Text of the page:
Islamic Finance

Lack of creativity, unaccommodating regulations block faster development of customer-centric Islamic finance, say fintech entrepreneurs

Photo for illustrative purposes only. Participants at a session during the Global Islamic Economy Summit (GIES) 2018 in Dubai on October 31, 2018. Photo supplied by Dubai Chamber of Commerce and Industry

DUBAI - A lack of innovation in developing meaningful Shariah-compliant financial products and unaccommodating regulations stand in the way of a faster development of the global Islamic finance industry to better serve consumer needs, fintech players told Salaam Gateway on the sidelines of the Global Islamic Economy Summit (GIES) in Dubai last week.

The industry needs a creative “spark”, Khalid Saad, CEO of Bahrain FinTech Bay (BFB), told Salaam Gateway. BFB opened in April and was set up by a private-public partnership between Bahrain’s Economic Development Board and Singapore-based FinTech Consortium.

Saad believes the traditional Islamic finance industry, dominated by banks, still has some way to go.

“[T]here is the Islamisation of conventional products – so there's a huge opportunity to become more creative in the delivery of products and services,” he said.

Saad’s observation is shared by Anass Patel, who launched online service 570 easi eight years ago in France where there is no Islamic bank, and banking regulations and tax procedures do not consider the requirements of Islamic finance asset-backed structures.

"[570 easi] is for those looking for an ethical alternative for new home financing and new savings and new insurance products [that] they don’t find [in France]. Everything had to be built,” said Patel.

He referred to the majority of Islamic financial products, including those in the Gulf region, as “completely copy and paste” and said the industry needs to adopt a more entrepreneurial approach and study customer needs.

Referring to 570 easi as an example, he said: “It's really building from scratch, understanding what are the requirements, what are the needs, starting from the customer, not starting from the products – not: ‘I have a product and I'm pushing it to the market’."

However, even if such an approach were adopted, regulations may not accommodate a speedy go-to-market for creative solutions.


Islamic banks slow to adopt tech, start-ups drove innovation in 2017: study


Hamid Rashid, founder of Geneva-headquartered Finterra that also has a presence in Malaysia, Singapore and Hong Kong, told Salaam Gateway regulation was the biggest challenge for the company’s blockchain-based waqf, or endowments, platform. The firm has to wade through multiple layers of legislation for financial services, Islamic financial services and Shariah compliance.

“If you work in a space like waqf you just get bombarded from all directions and angles on your compliance,” said Rashid.

“You can't launch a process, [let alone] a product, without going through these three layers. These layers are there to protect us and the community but they're slow movers,” he said.

Certain compliance and review aspects have also not caught up with technology, according to Rashid. He cited the example of how most auditors do not have the framework to audit fintech solutions.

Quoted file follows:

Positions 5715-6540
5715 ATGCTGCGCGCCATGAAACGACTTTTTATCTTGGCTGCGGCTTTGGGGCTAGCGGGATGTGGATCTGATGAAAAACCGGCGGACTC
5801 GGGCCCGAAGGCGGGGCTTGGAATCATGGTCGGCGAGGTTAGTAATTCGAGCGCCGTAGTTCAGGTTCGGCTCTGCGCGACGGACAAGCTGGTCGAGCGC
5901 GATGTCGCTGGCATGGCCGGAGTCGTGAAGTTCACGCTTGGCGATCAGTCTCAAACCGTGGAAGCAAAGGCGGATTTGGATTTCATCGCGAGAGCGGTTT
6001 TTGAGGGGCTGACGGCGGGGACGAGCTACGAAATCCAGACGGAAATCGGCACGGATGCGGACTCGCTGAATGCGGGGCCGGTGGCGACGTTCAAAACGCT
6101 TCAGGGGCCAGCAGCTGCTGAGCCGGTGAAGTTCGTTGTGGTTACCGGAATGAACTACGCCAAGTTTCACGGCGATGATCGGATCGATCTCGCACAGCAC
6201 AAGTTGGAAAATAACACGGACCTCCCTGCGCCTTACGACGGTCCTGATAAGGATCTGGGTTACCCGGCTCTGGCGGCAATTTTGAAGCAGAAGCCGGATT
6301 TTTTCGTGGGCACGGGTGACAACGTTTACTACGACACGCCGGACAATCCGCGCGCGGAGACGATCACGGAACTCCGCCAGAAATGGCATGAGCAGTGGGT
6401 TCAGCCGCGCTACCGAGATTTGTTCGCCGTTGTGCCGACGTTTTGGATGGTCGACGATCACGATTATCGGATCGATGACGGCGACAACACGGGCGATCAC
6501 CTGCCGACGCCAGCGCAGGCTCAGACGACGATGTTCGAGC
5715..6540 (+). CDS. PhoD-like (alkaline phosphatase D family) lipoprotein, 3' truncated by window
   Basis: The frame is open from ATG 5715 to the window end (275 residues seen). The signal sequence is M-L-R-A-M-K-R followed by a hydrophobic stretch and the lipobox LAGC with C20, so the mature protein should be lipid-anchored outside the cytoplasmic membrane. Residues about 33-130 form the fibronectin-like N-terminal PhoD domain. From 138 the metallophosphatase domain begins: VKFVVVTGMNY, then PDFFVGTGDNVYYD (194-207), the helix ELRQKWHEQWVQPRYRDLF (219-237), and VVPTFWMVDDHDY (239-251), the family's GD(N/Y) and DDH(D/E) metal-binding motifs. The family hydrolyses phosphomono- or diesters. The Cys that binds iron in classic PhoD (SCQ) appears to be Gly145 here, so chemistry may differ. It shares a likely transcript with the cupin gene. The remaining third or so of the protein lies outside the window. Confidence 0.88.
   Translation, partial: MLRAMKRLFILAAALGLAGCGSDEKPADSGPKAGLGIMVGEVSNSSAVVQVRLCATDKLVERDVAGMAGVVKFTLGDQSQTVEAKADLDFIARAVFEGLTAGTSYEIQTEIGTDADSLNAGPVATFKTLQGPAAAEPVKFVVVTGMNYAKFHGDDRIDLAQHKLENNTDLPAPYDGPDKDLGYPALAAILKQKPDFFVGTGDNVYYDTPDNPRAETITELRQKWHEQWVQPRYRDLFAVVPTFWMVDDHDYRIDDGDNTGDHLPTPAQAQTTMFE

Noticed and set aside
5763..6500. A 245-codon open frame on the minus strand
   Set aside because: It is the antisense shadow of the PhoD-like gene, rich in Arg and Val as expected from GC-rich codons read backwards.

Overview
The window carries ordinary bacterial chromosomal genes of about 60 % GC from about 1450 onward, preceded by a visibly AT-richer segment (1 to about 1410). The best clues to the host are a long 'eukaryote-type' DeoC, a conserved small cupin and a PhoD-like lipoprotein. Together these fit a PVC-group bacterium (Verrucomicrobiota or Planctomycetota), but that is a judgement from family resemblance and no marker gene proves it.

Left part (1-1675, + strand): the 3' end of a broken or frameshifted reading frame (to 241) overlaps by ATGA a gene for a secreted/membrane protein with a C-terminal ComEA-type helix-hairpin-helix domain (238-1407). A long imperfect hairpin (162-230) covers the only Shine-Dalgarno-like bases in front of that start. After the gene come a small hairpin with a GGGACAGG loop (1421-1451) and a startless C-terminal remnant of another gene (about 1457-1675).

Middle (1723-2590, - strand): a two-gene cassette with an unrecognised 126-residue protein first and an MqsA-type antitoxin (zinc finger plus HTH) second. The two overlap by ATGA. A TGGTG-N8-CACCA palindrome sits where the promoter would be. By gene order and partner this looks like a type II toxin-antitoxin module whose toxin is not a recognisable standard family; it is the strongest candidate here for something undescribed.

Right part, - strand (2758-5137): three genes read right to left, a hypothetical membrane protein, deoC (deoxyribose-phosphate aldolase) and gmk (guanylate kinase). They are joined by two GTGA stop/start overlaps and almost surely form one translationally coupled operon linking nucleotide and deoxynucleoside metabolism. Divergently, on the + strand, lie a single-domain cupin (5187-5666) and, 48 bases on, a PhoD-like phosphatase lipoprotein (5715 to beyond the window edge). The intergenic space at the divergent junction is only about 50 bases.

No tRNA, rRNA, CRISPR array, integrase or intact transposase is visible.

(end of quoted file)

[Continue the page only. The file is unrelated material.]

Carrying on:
Picking up on this, Mohammed Alsehli, co-founder and CEO of Islamic capital markets platform Wethaq, believes a lack of standardisation remains a major challenge in the Islamic economy and the Islamic capital markets in particular.

He wants to see the fragmented traditional framework of regulations and standards transform in alignment with the accessible, plug-and-play paradigm that technology has made possible.

“More important work needs to be done to establishing an ecosystem that all business principles, service providers, governance as well as information sources could plug into in an intuitive, robust and cost efficient way,” Alsehli said, adding that doing so would boost trading and investment as well as enhance market depth and liquidity.


Financial technology solutions may be providing greater access to wealth for some in the market but not everyone has the same opportunities, Prof. Dr. Mansor Haji Ibrahim, Deputy President Academic & Dean at Malaysia’s INCEIF, the world’s only dedicated Islamic finance university, told Salaam Gateway.

“[W]e have new technologies coming that make it easy for people to access the market, but only for those who are literate,” said the academic.

He said fundamental issues on the ground like access to finance and education still need to be addressed.

“The poor remain poor so they don't have access. Everyone has to be given the same opportunity.”

Bahrain FinTech Bay’s Khalid Saad sees this as something the Islamic finance industry can capitalise on.

“You have to expand the investible universe for Islamic finance. A challenge and opportunity is: how do we service the unbanked in a meaningful way which helps the industry grow but also helps with financial inclusion,” he said.

On a more positive note, Aamir Rehman, Senior Advisor at the United Nations Development Programme (UNDP), believes the Islamic finance industry needs to better recognise the good it has already done.

The industry, he said, needs to become more effective in measuring its positive impact, and the UN's Sustainable Development Goals (SDGs) are an important language and framework for that.

“The Islamic finance sector is accustomed to negative screening, which means screening out harmful behaviour,” he told Salaam Gateway.

“It's been very effective in minimising or avoiding harm. It hasn't been oriented towards measuring the good that it does. The challenge is augmenting those negative filters to measurement of good.”

(Reporting by Megha Merani; Editing by Emmy Abdul Alim

Our Standards: The Thomson Reuters Trust Principles

© 2018 All Rights Reserved


Financial inclusion
Author Profile Image
Megha Merani